How to cite this article:
Agnihotri A, Jhamb S, Shrama U, Rohtagi S. Azadirachta indica A. juss, Morinda citrifolia L. and Triphala as herbal endodontic irrigants: A scoping review. AYU 2020;41:148-58

How to cite this URL:
Agnihotri A, Jhamb S, Shrama U, Rohtagi S. Azadirachta indica A. juss, Morinda citrifolia L. and Triphala as herbal endodontic irrigants: A scoping review. AYU [serial online] 2020 [cited 2022 Jun 25];41:148-58. Available from: https://www.ayujournal.org/text.asp?2020/41/3/148/338265




   Introduction Top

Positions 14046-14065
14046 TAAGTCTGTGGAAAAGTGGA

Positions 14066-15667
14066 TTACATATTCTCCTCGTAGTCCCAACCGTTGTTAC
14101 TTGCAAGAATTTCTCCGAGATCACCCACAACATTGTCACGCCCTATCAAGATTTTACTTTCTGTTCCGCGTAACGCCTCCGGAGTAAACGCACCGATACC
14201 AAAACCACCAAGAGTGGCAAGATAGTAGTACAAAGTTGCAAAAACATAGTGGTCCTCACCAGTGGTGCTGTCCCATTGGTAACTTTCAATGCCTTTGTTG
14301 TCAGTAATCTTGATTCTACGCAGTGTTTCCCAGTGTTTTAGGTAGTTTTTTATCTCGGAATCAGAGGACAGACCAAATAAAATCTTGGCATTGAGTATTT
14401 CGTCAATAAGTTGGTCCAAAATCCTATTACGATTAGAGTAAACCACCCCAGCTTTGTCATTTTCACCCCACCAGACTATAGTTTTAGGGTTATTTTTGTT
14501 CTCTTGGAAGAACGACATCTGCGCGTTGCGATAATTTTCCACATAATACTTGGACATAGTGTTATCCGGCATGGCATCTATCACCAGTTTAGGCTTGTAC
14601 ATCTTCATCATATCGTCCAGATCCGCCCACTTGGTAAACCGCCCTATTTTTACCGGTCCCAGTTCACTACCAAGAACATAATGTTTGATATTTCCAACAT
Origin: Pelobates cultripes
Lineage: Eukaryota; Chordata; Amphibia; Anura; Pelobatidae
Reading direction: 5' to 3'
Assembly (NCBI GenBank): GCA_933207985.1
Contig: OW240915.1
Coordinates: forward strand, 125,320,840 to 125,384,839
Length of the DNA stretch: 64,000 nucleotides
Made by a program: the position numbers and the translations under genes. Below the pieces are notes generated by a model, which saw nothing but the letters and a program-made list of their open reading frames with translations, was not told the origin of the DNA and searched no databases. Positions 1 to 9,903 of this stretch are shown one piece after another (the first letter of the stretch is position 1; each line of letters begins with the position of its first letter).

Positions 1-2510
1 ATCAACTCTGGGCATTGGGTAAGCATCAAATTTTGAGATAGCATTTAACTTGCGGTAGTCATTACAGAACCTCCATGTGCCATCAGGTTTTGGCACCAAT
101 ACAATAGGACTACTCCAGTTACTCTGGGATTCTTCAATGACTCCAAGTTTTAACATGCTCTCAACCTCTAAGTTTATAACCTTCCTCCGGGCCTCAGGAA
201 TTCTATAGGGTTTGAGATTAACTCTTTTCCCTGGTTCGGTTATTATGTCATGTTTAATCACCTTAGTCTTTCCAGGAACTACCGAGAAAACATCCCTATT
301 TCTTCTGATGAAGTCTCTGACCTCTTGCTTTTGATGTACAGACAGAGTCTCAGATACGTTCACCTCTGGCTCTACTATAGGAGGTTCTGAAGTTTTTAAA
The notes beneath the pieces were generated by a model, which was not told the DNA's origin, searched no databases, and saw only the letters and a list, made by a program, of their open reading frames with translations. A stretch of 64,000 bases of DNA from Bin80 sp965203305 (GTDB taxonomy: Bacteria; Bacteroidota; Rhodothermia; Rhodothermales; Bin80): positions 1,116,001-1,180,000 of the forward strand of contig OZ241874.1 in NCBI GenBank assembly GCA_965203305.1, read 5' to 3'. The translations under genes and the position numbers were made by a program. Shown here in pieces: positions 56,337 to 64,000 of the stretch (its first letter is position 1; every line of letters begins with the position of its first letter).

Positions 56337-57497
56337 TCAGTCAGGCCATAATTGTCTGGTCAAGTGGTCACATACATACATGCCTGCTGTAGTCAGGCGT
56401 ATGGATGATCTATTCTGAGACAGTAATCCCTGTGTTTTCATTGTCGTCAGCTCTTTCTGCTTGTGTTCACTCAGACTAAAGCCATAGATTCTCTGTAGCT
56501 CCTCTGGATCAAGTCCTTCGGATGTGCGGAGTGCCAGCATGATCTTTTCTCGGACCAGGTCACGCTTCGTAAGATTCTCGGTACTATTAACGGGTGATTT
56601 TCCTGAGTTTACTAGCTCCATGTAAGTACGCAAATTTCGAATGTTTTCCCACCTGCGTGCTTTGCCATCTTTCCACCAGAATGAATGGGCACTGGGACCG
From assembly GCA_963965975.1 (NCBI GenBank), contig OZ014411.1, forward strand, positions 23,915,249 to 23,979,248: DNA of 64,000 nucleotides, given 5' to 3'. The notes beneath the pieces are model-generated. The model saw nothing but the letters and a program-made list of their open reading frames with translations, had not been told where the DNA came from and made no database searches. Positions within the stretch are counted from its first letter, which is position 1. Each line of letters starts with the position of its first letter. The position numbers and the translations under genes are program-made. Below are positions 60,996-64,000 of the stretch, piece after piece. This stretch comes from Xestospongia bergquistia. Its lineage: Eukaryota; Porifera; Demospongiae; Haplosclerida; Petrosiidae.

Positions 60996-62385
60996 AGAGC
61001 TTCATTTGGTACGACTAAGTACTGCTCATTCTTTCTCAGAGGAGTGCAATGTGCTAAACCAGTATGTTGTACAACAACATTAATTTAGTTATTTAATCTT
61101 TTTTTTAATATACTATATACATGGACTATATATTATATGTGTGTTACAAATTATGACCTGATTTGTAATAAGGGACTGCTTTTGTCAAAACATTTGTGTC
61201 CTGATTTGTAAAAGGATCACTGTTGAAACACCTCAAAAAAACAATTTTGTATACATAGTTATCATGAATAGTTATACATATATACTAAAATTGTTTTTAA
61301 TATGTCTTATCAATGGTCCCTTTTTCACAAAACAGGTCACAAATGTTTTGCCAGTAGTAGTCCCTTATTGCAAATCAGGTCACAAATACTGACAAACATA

In recent years, dentistry has evolved from being sacrificial to a saviour. The proponents of the dental profession have emphasized on saving a tooth diagnosed with dental caries than to resort to extraction. Root canal therapy has been the ultimate game-changer. Microorganisms have been recognized since long as the primary etiologic factors in the development of pulp and periapical lesions.[1],[2],[3] Elimination of microorganisms from the root canal system is a challenging task. The process of endodontic therapy involves important steps of biomechanical preparation along with effective cleaning of the root canal space to free it from bacteria and debris to allow hermetic sealing of the root canal. Various in-vitro and clinical evidence have shown that mechanical instrumentation alone is inadequate for complete elimination of bacteria from the root canal as it cannot reach every portion of the root canal system due to its complex anatomy, therefore, the use of irrigation forms an important step in this protocol[4],[5] Irrigants can augment mechanical debridement by flushing out debris, dissolving tissue and disinfecting the root canal system thus further reducing the bacterial count, bio-films and lubricating the root canal.[6] The ideal irrigant should be bactericidal, can dissolve necrotic tissue, remove the smear layer besides lubricating the canal and not irritate to healthy tissues.[7]